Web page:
England’s Tammy Beaumont hopes that a successful first season of The Hundred can help close cricket’s gender pay gap, but admits the new competition’s salary structure still has a way to go.
The new franchise tournament prides itself on providing an equal platform for men and women, with the marketing campaigns, matchday experience and prize money pots identical for both editions.
But there is one conspicuous difference: with male contracts worth between £24,000 and £100,000 while their female counterparts pick up a maximum of £15,000 and as little as £3,600.
Beaumont, who will turn out for London Spirit and also forms part of Sky Sports’ commentary team, believes The Hundred has already delivered a big boost to the profile of the women’s game but is crossing her fingers that a positive response will see salaries shift in future years.
“It’s time for women’s cricket to take that massive leap, to be on TV, to be on billboards. I’m proud to be part of it,” she told the PA news agency.
“That’s the draw of The Hundred in a way. On many, many levels it is very equal, but financially it’s not quite there yet. It is right to point it out. I personally feel great that we are being treated the same as the men at London Spirit – the accommodation, the training, the media appearances – everything outside of payment is equal and I feel valued.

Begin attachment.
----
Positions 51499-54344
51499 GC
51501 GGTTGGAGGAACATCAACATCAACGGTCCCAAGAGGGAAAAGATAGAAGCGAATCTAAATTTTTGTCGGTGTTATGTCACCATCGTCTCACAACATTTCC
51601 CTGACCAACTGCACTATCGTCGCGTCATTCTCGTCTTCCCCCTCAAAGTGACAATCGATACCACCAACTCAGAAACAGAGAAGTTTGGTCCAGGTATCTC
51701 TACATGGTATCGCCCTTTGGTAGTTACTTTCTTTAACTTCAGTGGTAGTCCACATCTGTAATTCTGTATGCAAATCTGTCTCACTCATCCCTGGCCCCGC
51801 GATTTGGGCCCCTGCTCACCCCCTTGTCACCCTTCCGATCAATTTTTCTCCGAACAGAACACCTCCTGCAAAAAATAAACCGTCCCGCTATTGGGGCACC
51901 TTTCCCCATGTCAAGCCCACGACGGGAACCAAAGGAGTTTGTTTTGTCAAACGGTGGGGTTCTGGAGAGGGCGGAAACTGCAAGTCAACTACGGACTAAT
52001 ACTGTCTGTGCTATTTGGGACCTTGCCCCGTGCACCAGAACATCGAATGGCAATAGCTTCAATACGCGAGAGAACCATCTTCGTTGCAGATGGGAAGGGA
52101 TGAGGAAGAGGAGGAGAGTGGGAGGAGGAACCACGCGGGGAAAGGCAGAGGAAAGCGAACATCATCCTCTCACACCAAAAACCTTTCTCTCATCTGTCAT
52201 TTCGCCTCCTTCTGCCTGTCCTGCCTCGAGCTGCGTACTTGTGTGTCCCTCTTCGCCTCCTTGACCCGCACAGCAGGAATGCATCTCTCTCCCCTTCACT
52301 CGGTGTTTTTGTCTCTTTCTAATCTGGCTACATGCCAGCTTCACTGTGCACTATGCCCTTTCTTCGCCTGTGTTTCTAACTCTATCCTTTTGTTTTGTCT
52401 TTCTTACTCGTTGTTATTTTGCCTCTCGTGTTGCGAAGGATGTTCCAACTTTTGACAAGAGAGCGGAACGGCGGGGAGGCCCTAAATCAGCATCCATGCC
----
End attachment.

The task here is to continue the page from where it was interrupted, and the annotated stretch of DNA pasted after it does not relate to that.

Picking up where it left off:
It’s time for women’s cricket to take that massive leap, to be on TV, to be on billboards. I’m proud to be part of it.
“That’s a good starting point. I don’t see us being equal for a long time but let’s at least get closer to the men. I would love to see the ratio of the difference decrease over the years.
“Hopefully in the future the women go get a pay rise but there has been a global pandemic and a lot of people losing their jobs, so we know there isn’t an excess of money to throw at it.
“We can’t demand equal pay if we don’t bring in the same things, I believe that, but I hope the demographics show the women’s game is the one that is drawing some of that new audience.
“If we do get that support, maybe the financial rewards will get closer. If you look at the way sponsorship is going, sponsors want to be involved in gender equal sports.”
Despite the change in format, Beaumont is perfectly at home with her likely role in the game: batting high and swinging hard.
Less familiar is her position in the commentary box, where she will be handed a live microphone and invited to pass comment on players she could be facing in the middle a few days later.
“I’m probably more nervous about the mic than facing the new ball! But I’ve always been a believer that if you’re going talk the talk you’ve got to walk the walk,” she said.
“If I’m going to put my opinions out there I’ve got to back it up. I can offer insights into some of the characters in the women’s sides and some of that behind the scenes stuff could be my niche, but if I do have to be critical of people I guess I’ll just have to back up what I say on the pitch.”
Source: Read Full Article